The Big Picture: A 40-Year Scan of the Right-Wing Corporate Takeover of America
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CG. No. It is that and it is something deeper, more psychological. When I was in England a bit ago, I was talking to a Syrian cab driver, this was in the middle of the Arab Spring. I said, why is it that you've got (this was before the riots) English kids protesting at Trafalgar Square against tuition increases? You've got women in Rome -- a million people -- protesting against Silvio Berlusconi. The next day they've all gone home, the kids have gone home. In America we had the resistance against the Iraq war, they went home. But in Egypt they came back every single day. In Yemen they come back every day. And he said, "Well, we in the West have freedom. They don't have the freedom."
So there is someway in which we have the consciousness here that we have something that could be lost that we don't want to risk. In the Middle East, there is nothing left to be lost.
DH: So fast-forward to the present. How has the right-wing philosophy which has dramatically increased its influence, changed the nature of government?
CG: What we are up against is the constant reduction of compassion as the highest priority in how you make public policy and deliver public goods. The right wants to take public space. They want to take public resources. In response, progressives get lost in the message of to trying to re-instill belief in government. With the government argument, I think we're missing the point, both in terms of compassion but also that it's not not about belief in government. It's about who owns government and what it's for. Despite the right's anti-government rhetoric, their practice is pro government. But it is government for them. So we must challenge the principle of who owns government. We are saying they've diminished the belief in government, but why does Rick Perry want to become president of the United States and, in effect, CEO of the nation’s investment engine, that is, government.
It's not because he doesn't believe in government, it's because he wants to control government. They want to control and privatize government resources. Capitalism is exhausted here. It needs more public money. It’s always needed public money, it needs more now. When you look at the growth of capitalism in America from railroads all the way to the computer, it's publicly funded. I say to people what do Velcro and GPS have in common? They were both created by the military. And who is making a profit from that? Does the public get any return for its investment?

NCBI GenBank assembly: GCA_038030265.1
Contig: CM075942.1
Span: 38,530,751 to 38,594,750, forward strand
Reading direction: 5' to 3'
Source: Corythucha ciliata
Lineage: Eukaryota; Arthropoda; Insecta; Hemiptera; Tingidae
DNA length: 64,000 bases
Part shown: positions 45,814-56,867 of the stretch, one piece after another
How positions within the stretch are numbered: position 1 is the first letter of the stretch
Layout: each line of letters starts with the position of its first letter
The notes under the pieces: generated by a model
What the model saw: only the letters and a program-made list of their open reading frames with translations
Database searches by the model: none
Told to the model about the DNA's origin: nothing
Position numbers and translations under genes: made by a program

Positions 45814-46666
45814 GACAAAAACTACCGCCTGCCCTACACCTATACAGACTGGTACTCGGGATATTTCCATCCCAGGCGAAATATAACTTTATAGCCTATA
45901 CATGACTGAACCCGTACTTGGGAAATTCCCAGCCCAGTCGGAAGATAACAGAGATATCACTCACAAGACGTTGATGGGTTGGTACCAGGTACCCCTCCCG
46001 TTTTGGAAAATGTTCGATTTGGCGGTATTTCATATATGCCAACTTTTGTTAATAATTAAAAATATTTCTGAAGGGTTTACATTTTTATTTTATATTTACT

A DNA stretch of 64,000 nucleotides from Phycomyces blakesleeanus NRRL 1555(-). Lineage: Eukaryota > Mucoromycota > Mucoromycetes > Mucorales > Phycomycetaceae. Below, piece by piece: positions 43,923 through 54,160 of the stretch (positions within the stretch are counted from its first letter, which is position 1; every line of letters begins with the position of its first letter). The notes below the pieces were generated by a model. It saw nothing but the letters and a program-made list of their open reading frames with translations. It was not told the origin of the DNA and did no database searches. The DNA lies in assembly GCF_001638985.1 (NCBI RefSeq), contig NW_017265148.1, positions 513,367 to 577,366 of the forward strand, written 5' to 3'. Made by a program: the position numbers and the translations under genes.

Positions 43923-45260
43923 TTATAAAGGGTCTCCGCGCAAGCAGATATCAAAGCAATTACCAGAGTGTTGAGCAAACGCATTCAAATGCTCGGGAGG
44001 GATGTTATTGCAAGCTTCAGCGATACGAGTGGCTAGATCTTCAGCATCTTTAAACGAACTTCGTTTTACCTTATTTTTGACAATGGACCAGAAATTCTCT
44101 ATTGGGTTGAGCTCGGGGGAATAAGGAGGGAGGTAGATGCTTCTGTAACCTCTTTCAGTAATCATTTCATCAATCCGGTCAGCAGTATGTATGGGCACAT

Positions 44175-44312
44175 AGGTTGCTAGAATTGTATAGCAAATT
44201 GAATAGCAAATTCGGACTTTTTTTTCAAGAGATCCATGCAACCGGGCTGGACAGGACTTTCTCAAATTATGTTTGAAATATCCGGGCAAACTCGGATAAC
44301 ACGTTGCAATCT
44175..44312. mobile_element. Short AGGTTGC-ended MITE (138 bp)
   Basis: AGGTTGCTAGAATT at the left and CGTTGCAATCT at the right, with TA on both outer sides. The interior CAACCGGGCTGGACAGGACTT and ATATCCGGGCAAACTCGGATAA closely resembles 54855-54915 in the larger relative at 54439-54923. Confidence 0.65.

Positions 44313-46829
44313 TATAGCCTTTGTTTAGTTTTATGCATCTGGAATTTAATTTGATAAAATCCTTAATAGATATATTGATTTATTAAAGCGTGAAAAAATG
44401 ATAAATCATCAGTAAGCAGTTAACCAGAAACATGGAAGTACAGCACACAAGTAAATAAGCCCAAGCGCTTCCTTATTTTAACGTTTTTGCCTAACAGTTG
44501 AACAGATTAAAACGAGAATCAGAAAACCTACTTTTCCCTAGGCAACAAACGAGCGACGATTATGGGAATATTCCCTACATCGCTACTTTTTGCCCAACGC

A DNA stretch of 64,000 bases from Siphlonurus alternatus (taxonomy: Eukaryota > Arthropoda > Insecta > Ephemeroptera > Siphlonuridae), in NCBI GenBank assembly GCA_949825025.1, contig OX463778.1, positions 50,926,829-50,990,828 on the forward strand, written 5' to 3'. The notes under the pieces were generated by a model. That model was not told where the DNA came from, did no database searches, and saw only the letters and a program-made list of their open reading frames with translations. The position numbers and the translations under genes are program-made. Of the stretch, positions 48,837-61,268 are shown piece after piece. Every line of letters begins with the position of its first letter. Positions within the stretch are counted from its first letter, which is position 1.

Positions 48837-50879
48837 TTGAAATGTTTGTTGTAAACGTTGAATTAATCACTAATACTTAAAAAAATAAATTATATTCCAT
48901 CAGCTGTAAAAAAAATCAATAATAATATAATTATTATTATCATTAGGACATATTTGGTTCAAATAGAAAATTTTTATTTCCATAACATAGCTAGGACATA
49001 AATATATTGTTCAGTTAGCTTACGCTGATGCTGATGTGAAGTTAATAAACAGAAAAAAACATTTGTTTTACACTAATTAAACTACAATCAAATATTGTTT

But if we had a conception of government that was not only tax agent, service deliverer, but also an investor in the economy like a bank, and it was entitled to a return just the way a bank gets return, we'd have plenty money. But we don't treat ourselves as the investor. But every major technological growth has been publicly invested in. If we were a shareholder in Microsoft because we invented the computer, it would be a very different terrain. So the reinvention of capitalism is the issue, and the reinvention of government is what is happening. So capitalism is directly claiming public investment now.
DH: Can you provide a current example of the privatization impulse?
CG: Charter schools are a very good case study for the impulse. Forget anti-unionism; forget whether or not they work, because they don't. But even if they did they are not cheaper. Charter schools are simply the transfer of public money to profit-making activity. That's the system they are steadily building -- prisons, schools, public parks, there's a conversion of the whole system into an investment of capital which is a major extension of what's always been true.